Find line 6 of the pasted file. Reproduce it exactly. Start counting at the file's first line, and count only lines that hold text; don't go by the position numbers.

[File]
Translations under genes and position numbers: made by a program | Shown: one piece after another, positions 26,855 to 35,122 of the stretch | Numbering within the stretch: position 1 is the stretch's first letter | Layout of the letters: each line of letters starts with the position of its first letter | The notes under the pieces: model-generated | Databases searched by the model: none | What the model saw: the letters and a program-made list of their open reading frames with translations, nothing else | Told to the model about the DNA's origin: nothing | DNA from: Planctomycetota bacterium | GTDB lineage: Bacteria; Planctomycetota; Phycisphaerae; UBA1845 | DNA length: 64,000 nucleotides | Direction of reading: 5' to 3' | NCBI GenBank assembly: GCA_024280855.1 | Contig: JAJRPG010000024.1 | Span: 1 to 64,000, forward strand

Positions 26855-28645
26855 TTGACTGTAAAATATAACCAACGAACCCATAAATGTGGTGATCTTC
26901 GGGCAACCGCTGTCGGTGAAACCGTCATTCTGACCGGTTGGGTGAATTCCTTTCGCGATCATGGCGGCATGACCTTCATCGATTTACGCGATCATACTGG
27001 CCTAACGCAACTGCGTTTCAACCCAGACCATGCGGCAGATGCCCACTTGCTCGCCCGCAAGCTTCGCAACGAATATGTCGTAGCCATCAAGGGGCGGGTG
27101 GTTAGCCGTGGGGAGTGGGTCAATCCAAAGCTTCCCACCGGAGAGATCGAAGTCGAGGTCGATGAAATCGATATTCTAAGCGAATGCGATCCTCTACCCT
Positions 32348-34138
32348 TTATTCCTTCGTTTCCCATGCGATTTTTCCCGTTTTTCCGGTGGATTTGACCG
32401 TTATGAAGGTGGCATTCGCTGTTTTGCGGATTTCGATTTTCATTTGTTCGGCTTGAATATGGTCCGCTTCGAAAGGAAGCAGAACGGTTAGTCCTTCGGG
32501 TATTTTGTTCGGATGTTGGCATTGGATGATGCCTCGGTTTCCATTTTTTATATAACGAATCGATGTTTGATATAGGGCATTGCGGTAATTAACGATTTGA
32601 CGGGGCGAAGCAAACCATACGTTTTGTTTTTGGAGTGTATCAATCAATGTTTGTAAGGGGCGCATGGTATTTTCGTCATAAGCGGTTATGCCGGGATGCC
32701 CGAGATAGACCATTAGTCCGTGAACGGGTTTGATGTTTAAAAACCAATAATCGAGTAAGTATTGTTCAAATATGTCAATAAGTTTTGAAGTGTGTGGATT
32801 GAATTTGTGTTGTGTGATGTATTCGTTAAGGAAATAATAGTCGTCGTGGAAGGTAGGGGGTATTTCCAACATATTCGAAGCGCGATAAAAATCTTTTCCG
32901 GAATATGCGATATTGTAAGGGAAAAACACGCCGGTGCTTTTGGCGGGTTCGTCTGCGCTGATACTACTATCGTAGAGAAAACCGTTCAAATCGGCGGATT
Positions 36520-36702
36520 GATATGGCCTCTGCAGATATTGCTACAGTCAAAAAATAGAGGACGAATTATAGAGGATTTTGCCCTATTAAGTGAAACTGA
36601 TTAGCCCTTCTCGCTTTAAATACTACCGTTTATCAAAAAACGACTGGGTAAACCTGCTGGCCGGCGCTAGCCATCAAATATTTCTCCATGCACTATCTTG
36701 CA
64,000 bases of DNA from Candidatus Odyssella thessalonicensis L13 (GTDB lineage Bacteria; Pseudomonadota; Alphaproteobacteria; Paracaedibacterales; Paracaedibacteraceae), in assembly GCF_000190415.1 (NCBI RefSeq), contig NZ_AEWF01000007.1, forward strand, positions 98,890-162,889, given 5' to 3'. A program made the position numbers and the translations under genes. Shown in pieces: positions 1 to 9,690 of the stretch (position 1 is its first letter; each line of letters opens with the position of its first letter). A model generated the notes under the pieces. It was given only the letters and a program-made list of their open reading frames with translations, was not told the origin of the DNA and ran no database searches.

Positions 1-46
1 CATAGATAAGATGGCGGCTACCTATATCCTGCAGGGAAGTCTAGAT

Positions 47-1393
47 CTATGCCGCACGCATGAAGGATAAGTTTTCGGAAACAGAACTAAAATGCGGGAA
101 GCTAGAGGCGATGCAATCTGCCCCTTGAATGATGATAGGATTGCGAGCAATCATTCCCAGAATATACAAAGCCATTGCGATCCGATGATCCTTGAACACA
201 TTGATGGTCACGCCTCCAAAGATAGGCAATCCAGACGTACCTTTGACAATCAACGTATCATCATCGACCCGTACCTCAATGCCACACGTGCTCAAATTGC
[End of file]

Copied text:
27101 GTTAGCCGTGGGGAGTGGGTCAATCCAAAGCTTCCCACCGGAGAGATCGAAGTCGAGGTCGATGAAATCGATATTCTAAGCGAATGCGATCCTCTACCCT